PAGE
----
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      Effects of high ambient temperature on ambulance dispatches in different age groups in Fukuoka, Japan

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          ABSTRACT

          Background: The elderly population has been the primary target of intervention to prevent heat-related illnesses. According to the literature, the highest risks have been observed among the elderly in the temperature–mortality relationship. However, findings regarding the temperature–morbidity relationship are inconsistent.

          Objectives: This study aimed to examine the association of temperature with ambulance dispatches due to acute illnesses, stratified by age group. Specifically, we explored the optimum temperature, at which the relative health risks were found to be the lowest, and quantified the health risk associated with higher temperatures among different age groups.

          Methods: We used the data for ambulance dispatches in Fukuoka, Japan, during May and September from 2005 to 2012. The data were grouped according to age in 20-year increments. We explored the pattern of the association of ambulance dispatches with temperature using a smoothing spline curve to identify the optimum temperature for each age group. Then, we applied a distributed lag nonlinear model to estimate the risks of the 85th–95th percentile temperature relative to the overall optimum temperature, for each age group.

          Results: The relative risk of ambulance dispatches at the 85th and 95th percentile temperature for all ages was 1.08 [95% confidence interval (CI): 1.05, 1.12] and 1.12 (95% CI: 1.08, 1.16), respectively. In comparison, among age groups, the optimum temperature was observed as 25.0°C, 23.2°C, and 25.3°C for those aged 0–19, 60–79, and ≥80, respectively. The optimum temperature could not be determined for those aged 20–39 and 40–59. The relative risks of high temperature tended to be higher for those aged 20–39 and 40–59 than those for other age groups.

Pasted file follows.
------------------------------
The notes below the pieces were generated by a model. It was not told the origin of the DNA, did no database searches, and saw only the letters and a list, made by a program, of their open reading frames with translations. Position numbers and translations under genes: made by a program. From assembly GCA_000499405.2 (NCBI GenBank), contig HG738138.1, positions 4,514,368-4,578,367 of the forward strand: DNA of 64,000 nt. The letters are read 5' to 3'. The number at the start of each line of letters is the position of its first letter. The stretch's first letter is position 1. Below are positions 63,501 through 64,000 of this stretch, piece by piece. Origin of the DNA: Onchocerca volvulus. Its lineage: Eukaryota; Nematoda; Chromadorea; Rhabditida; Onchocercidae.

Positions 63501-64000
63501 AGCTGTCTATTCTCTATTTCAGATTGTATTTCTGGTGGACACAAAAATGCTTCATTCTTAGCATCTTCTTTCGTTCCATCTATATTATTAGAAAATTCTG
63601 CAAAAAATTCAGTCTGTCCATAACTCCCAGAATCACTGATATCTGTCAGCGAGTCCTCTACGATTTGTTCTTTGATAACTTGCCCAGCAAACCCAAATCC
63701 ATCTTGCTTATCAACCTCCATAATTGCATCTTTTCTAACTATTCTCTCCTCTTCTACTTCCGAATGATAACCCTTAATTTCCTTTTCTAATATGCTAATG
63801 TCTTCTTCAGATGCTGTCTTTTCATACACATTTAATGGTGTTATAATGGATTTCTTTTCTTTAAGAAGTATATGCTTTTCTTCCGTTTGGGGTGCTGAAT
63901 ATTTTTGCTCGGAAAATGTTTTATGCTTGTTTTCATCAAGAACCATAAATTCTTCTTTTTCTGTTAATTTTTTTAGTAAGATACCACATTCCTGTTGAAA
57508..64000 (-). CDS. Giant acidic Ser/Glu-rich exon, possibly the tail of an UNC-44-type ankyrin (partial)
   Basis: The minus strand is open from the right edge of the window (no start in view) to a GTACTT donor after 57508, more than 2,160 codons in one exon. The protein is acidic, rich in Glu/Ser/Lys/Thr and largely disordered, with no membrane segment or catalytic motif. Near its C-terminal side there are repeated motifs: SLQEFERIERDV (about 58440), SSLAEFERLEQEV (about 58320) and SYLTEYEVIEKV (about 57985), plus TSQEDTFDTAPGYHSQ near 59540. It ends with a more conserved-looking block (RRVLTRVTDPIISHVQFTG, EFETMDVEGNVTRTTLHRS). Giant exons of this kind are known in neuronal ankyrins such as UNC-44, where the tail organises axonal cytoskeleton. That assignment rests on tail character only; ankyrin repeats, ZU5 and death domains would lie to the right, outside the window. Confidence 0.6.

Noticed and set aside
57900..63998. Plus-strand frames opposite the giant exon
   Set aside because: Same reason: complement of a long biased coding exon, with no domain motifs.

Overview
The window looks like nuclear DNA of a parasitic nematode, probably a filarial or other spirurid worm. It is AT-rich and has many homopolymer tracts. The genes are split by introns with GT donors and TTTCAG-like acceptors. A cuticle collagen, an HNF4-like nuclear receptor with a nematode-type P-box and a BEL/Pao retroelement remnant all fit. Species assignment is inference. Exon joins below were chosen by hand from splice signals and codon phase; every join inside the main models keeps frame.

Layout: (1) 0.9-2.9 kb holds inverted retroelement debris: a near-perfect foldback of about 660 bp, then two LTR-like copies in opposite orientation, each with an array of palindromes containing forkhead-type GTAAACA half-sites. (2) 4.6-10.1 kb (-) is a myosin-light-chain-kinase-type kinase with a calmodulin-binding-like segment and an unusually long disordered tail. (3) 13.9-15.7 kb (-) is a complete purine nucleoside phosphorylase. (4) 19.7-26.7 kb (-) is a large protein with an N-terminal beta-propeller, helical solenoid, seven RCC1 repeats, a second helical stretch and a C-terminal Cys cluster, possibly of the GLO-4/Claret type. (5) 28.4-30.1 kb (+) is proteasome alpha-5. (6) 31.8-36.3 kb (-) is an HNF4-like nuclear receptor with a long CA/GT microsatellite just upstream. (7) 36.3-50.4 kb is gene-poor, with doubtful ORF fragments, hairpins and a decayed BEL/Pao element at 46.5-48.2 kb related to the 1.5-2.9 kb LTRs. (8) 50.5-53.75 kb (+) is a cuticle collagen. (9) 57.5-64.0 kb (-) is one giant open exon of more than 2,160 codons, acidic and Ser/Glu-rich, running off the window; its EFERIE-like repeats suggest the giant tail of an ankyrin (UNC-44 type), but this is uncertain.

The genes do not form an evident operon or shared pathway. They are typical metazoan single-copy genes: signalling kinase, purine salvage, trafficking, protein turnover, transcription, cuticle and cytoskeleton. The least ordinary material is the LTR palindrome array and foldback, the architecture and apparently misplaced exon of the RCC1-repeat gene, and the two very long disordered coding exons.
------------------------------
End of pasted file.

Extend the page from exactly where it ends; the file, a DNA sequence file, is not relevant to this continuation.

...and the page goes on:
Conclusions: We did not find any definite difference in the effect of high temperature on ambulance dispatches for different age groups. However, more measures should be taken for younger and middle-aged people to avoid heat-related illnesses.

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          Most cited references 40

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          The 2006 California Heat Wave: Impacts on Hospitalizations and Emergency Department Visits

          Background Climate models project that heat waves will increase in frequency and severity. Despite many studies of mortality from heat waves, few studies have examined morbidity. Objectives In this study we investigated whether any age or race/ethnicity groups experienced increased hospitalizations and emergency department (ED) visits overall or for selected illnesses during the 2006 California heat wave. Methods We aggregated county-level hospitalizations and ED visits for all causes and for 10 cause groups into six geographic regions of California. We calculated excess morbidity and rate ratios (RRs) during the heat wave (15 July to 1 August 2006) and compared these data with those of a reference period (8–14 July and 12–22 August 2006). Results During the heat wave, 16,166 excess ED visits and 1,182 excess hospitalizations occurred statewide. ED visits for heat-related causes increased across the state [RR = 6.30; 95% confidence interval (CI), 5.67–7.01], especially in the Central Coast region, which includes San Francisco. Children (0–4 years of age) and the elderly (≥ 65 years of age) were at greatest risk. ED visits also showed significant increases for acute renal failure, cardiovascular diseases, diabetes, electrolyte imbalance, and nephritis. We observed significantly elevated RRs for hospitalizations for heat-related illnesses (RR = 10.15; 95% CI, 7.79–13.43), acute renal failure, electrolyte imbalance, and nephritis. Conclusions The 2006 California heat wave had a substantial effect on morbidity, including regions with relatively modest temperatures. This suggests that population acclimatization and adaptive capacity influenced risk. By better understanding these impacts and population vulnerabilities, local communities can improve heat wave preparedness to cope with a globally warming future.
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            Models for the relationship between ambient temperature and daily mortality.